By historical account, being a Muslim female meant being virtuous, loving, knowledgeable, and empowered by her faith. Well it’s centuries later and although we cite to the legacy of Islam, we fail to live up to it or keep the legacy alive.
Centuries ago, Islam presented a revolutionary take on women’s rights regarding marriage, inheritance, and civil rights, ultimately redefining a woman’s role in her community. By historical account, being a Muslim female meant being virtuous, loving, knowledgeable, and empowered by her faith. Well it’s centuries later and although we cite to the legacy of Islam, we fail to live up to it or keep the legacy alive. Many have already written about the state of our sisters worldwide, but I want to bring the issue into focus locally as well.
Our mosques and community centers are testament to our failure to honor the legacy and we have no one to blame but ourselves. In our mosques, we women settle for half (or less than half) the space in our mosques even though we are expected to share the space with our children. We have little to no live programming customized to our concerns and have to make do with AV feeds of the live speaker in the men’s wing. We settle for Sunday school classes, but have failed to arrange for live programming for kids during adult services. Why aren’t we demanding our due in terms of space, programming, spiritual guidance, and children’s programming?
What does this type of space allocation and lack of relevant programming suggest about the place of Muslim women in our modern day community? What does it suggest about how seriously we as a community take our role of taking care of our members? What kind of example and lesson does this serve for our children about the role of women and the pursuit of knowledge in Islam? What does it mean for the future of Islam that we are not investing in properly guiding our community’s mothers and youngest members? What does it suggest to the non-Muslim who visits our mosque to see how our women are treated and how seriously we take our commitment to continuing individual and community education? For those of my sisters who would respond by saying that “the men are in charge, what can we do?” The answer is use the knowledge you have to fight for your rights.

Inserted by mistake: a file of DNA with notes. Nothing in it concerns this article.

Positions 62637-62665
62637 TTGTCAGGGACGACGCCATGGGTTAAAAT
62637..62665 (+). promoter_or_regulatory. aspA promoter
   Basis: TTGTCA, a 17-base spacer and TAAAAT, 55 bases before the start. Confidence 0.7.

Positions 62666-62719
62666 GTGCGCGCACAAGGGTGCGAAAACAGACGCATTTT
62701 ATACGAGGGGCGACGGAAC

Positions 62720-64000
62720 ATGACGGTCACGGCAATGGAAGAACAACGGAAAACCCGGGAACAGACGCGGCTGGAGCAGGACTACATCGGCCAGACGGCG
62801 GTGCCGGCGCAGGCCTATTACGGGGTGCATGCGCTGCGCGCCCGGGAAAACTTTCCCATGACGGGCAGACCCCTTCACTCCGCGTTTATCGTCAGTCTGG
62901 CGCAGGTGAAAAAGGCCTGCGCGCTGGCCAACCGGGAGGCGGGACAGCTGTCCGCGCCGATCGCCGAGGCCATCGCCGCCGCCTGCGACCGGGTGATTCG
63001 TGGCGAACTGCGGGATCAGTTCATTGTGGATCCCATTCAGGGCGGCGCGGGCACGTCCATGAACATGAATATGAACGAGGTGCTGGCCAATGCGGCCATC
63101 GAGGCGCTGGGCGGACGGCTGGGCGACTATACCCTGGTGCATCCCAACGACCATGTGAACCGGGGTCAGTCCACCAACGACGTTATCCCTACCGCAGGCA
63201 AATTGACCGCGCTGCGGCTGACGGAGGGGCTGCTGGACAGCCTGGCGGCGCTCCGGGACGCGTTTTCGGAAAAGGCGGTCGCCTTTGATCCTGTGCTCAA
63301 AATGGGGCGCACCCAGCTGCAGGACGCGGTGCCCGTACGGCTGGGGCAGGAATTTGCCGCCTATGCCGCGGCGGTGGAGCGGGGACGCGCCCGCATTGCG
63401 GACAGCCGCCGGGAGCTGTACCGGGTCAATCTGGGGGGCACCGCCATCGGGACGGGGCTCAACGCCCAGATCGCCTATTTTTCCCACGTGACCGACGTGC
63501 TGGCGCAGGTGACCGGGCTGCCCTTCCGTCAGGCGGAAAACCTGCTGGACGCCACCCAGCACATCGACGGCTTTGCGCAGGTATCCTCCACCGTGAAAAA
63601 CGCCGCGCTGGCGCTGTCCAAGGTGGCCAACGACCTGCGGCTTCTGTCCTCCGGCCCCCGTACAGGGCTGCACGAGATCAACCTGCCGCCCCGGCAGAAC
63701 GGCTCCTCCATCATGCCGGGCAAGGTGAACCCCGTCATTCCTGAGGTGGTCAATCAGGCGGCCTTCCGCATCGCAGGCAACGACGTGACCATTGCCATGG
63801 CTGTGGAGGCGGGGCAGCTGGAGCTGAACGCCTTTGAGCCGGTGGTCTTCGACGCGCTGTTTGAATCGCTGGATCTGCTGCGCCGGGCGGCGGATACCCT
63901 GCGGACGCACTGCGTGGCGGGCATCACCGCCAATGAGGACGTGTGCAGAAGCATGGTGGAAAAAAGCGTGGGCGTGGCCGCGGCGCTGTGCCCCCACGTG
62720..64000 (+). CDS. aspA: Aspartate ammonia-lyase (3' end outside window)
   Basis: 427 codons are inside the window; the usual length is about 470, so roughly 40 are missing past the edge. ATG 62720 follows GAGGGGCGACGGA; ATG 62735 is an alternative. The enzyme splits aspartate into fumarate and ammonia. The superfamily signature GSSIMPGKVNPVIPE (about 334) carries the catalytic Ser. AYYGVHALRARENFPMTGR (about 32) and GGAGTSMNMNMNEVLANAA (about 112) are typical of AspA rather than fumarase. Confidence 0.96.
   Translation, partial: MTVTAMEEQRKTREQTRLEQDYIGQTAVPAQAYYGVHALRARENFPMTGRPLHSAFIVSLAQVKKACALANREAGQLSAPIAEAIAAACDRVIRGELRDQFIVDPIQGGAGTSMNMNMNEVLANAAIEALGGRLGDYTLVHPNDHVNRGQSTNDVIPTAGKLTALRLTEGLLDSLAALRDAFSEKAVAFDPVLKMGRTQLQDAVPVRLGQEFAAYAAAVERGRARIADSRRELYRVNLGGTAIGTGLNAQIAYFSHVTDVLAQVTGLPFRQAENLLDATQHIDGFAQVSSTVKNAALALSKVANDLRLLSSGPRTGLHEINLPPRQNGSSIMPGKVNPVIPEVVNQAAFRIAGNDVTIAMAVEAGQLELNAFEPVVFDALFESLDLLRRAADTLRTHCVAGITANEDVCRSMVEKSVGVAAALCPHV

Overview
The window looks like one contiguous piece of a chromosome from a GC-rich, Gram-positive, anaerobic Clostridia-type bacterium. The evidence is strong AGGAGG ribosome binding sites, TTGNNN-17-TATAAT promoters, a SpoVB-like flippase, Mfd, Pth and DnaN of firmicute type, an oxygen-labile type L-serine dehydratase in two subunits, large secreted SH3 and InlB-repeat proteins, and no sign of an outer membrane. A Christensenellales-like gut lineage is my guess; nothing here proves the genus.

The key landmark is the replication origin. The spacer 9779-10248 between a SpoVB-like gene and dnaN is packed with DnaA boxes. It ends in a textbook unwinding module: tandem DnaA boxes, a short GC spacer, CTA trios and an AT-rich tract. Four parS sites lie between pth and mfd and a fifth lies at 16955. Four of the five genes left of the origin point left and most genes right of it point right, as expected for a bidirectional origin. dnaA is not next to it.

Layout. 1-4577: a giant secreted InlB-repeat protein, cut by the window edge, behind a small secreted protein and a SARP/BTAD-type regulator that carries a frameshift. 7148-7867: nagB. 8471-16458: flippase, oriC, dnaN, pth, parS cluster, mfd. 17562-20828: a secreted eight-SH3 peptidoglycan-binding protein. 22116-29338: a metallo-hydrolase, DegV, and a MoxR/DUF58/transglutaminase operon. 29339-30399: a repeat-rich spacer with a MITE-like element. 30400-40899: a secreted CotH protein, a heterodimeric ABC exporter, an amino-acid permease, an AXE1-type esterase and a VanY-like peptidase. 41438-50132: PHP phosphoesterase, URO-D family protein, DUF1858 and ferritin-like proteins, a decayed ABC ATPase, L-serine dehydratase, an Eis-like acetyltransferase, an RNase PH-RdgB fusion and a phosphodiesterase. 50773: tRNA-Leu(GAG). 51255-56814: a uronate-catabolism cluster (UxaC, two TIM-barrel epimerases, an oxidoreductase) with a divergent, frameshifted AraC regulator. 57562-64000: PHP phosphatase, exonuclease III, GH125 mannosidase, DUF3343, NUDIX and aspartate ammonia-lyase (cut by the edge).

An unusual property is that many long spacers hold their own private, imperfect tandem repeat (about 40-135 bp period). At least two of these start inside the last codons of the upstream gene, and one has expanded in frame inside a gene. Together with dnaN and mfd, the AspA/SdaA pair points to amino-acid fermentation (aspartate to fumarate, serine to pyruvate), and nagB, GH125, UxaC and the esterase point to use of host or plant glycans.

There is no doubt that to be a Muslim means to be someone who seeks out knowledge. Prophet Muhammad stated that “the acquisition of knowledge is a duty incumbent on every Muslim, male and female.” The quote was not limited to men, academic learning or learning up until a certain age. The quote makes it clear that all Muslims are required to continue seeking knowledge throughout their lives. In essence, Islam has a continuing education requirement just as many professions in the U.S. do.
It follows then that a major role of the Muslim community should be to facilitate the continuing education of its members – all of its members, not just men. Sadly, judging by the services held in our mosques, our community is falling miserably short of meeting its obligation.